Jane Ackermann was cast as the lead in “Neptune” by Maine director Derek Kimball when she was 13 and filmed the movie for the next three years.

About a girl raised by a priest on Maine island whose world is rocked by a classmate’s sudden disappearance, “Neptune” is now on the festival circuit. It scored great reviews at Slamdance Film Festival in Utah last month and now heads to the Emerge Film Festival next month.

After that: Graduating high school and then, the Big Apple.

Name: Jane Ackermann

Age: 17

Lives: Portland

You’ve been performing since you were 3? I started dancing when I was little — that didn’t go so well because I’m not the most coordinated person in the world — but then I started doing theater at Portland Stage Co. Working in Portland with all those amazing people at Portland Stage gave me a sense of going to work everyday and having something to do; it was pretty incredible. I wanted to do that more.

How did you connect with Derek? I was listed with an agency in Boston and a casting website in Boston and he saw my head shot through them. He thought I was from Boston, but he decided to reach out to me anyway. He emailed me and was like, “I hope you can come to this audition, but if you can’t, I understand,” and it turned out we lived across the street from each other, which is pretty crazy. I auditioned with a ton of other girls. I think Derek and I just clicked at the beginning.

Why did filming take three years? I think it was mostly just money and scheduling. The film is supposed to take place over the course of a couple weeks in the summer. It was pretty lucky that I looked the same for three years and I didn’t have any crazy growth spurts or anything.

What’s the festival circuit experience been like? Obviously, I’ve been proud of (“Neptune”) and I was optimistic about where it was going — I had a lot of faith in Derek and all of the crew and the cast — but I never expected it to go to Slamdance. It was so incredible. Meeting these people from all over the world has been amazing.

The biggest challenge of filming? Initially, I thought the biggest challenge was going to be keeping in character or having a character in mind for three years and not losing that. But I think after working so closely with Derek and Allen (Baldwin), the producer, and the actors Tony (Reilly) and Bill (McDonough III), who play the priest and the lobsterman respectively, I think the three years added to the performance for all of us. We all got so close and so comfortable in the roles. Money is always a challenge, especially in a state with not a lot of film infrastructure and a ton of talent. It was kind of hard to stay optimistic about finishing it when it’s taking three years, but we had so much support.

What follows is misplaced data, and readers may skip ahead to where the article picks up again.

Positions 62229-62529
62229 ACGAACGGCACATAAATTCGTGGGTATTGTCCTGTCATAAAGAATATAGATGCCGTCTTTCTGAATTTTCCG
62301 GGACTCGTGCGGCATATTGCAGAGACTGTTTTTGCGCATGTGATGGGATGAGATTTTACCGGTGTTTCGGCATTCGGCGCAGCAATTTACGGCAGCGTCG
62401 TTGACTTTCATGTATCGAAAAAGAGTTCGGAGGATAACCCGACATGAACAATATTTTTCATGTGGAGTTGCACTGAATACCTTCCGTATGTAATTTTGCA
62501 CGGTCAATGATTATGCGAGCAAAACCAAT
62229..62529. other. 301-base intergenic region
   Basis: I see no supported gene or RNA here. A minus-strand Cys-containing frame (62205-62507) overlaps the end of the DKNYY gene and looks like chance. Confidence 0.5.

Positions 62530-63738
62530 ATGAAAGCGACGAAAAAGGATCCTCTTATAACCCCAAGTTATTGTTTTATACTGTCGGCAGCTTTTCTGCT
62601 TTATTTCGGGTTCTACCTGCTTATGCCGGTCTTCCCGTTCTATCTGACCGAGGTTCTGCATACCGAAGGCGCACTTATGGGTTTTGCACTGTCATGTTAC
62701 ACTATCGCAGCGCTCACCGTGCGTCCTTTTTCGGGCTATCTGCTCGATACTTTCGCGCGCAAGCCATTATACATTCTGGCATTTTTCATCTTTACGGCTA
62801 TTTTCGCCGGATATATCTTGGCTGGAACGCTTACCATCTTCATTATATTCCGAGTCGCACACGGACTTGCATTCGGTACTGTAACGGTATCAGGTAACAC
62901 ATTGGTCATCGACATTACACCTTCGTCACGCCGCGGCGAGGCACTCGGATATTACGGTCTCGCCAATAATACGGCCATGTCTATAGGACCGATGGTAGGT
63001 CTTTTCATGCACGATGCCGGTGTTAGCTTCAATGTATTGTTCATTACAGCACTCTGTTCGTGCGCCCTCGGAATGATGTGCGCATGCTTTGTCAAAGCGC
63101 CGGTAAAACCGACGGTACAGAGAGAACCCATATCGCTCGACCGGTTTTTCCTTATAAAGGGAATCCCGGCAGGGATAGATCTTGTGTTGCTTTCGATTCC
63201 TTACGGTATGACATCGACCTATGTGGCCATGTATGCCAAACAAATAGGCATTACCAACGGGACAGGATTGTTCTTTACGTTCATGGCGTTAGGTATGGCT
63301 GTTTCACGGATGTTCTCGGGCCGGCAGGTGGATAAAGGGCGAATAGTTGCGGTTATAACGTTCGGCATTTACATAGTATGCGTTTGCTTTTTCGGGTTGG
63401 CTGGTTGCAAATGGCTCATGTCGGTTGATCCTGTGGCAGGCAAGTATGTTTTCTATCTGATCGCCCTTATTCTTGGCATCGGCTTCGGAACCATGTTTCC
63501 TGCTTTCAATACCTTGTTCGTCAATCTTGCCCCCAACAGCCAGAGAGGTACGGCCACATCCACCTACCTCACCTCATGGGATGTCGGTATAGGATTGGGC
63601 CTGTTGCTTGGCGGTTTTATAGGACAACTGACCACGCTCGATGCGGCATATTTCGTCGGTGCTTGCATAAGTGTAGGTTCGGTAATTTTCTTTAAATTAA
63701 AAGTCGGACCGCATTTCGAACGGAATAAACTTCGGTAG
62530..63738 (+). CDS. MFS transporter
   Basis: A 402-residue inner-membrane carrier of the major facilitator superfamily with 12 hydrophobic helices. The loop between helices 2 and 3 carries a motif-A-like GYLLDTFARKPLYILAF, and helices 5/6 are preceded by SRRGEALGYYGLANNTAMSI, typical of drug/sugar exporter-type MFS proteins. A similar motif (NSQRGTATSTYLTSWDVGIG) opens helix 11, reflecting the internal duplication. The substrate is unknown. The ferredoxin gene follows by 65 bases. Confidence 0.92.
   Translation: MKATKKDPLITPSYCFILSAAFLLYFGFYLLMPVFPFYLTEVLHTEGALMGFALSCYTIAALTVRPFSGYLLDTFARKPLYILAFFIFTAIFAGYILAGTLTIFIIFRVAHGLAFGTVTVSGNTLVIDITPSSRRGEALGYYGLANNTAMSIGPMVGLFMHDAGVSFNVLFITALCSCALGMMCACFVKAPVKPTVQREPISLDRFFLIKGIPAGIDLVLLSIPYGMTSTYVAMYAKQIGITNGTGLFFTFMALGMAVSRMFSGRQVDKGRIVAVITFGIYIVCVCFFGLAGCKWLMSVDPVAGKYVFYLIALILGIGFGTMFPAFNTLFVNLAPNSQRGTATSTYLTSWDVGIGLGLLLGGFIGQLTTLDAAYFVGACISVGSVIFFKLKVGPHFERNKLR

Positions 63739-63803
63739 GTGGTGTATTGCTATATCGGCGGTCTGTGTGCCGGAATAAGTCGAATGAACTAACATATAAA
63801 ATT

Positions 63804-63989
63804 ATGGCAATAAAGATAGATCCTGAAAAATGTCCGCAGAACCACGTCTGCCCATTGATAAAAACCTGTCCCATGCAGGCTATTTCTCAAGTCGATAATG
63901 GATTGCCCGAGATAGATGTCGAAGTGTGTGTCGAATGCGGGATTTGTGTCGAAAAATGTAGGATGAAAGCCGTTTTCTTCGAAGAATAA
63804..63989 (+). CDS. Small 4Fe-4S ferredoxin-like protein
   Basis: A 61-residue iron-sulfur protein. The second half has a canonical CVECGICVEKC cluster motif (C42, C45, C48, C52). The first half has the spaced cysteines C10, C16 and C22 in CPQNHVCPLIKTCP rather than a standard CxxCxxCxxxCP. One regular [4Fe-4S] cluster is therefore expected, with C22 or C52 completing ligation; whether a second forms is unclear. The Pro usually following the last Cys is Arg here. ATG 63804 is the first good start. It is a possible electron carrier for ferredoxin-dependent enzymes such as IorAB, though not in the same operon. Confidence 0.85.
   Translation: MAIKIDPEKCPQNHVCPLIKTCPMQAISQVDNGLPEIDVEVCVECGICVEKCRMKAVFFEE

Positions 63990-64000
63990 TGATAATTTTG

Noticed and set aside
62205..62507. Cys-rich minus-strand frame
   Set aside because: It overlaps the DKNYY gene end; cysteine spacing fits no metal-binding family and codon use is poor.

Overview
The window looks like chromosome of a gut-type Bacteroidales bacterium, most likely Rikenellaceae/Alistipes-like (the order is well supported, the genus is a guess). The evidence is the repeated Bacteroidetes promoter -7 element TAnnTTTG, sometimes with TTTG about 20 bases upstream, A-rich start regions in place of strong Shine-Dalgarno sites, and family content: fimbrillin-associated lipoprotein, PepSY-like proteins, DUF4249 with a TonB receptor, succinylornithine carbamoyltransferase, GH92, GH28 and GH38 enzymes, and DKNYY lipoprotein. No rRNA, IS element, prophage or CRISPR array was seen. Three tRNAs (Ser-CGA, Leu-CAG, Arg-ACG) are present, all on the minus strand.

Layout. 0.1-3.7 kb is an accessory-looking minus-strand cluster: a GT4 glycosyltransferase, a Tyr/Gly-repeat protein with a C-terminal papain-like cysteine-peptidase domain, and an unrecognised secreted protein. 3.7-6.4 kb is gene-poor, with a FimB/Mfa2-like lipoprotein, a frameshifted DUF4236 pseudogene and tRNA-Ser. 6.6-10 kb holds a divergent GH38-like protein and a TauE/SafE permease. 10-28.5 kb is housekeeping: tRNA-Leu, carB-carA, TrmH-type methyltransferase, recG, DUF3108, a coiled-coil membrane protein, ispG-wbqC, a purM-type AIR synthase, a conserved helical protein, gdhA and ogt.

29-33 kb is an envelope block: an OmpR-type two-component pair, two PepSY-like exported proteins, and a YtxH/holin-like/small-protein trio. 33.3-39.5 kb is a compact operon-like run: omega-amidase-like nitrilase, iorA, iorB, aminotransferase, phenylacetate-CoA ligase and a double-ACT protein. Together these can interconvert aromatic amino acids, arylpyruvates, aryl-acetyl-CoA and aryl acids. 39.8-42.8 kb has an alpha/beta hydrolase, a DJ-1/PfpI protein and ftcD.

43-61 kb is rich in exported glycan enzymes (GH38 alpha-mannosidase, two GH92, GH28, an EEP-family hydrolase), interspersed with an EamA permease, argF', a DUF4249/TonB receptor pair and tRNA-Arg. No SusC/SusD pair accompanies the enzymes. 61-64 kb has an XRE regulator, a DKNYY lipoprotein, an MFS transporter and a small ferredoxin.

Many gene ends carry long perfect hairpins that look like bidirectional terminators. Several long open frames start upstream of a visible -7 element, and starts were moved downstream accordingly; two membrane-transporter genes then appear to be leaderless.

The highlight of filming? Working with everybody and getting to travel around Maine and see all these cute little coastal towns. I kind of felt like I grew up on the set. Just getting to be with all these people that are so knowledgeable about what they do and love it so much was so inspiring.

I heard there was one scene in the movie that took 42 takes? It’s a really emotionally intense scene that takes place in a closet — not to spoil anything — but it was just one of those days. I think it was one of the first interior shoots we did. The lighting wasn’t working and the sound wasn’t working, or it was working and it wasn’t all coming together. Tony and I were having to maintain our performances at the same level for 42 takes and people were crawling on the ground, trying to get the boom in to get the sound. It was not a good day for any of us, but, you know, we lived.

Last movie recommended to a friend: “Mean Streets.” I love the sound track and Robert DeNiro is so good and funny, he’s such a good character actor. Or “On the Waterfront” — I’m a huge fan of “On the Waterfront.” Also “Chinatown.” I love “Chinatown.” I’m a big movie watcher.

Last album recommended to a friend: A collection by Blind Lemon Jefferson. He’s got this really great song called “Hot Dogs,” which is really funny. He’s kind of talking, playing the guitar and picking it. It’s got a nice soul to it.

Last book recommended to a friend: I’m reading “In Our Time” by Ernest Hemingway right now, which I’m liking a lot. I like short stories. It’s broken up really nicely. It goes from America to Europe, it does war stories and home stories. I like the contrast that it develops.

What do you hope “Neptune” leads to? I’m moving to New York in the fall, I’m going to college there. I hope it leads to more film roles and more stage roles. I love it so much it’s really what I want to do. There’s nothing like it. When I’m doing it, it just feels really right.

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This story was updated on March 30 at 9:17 a.m.

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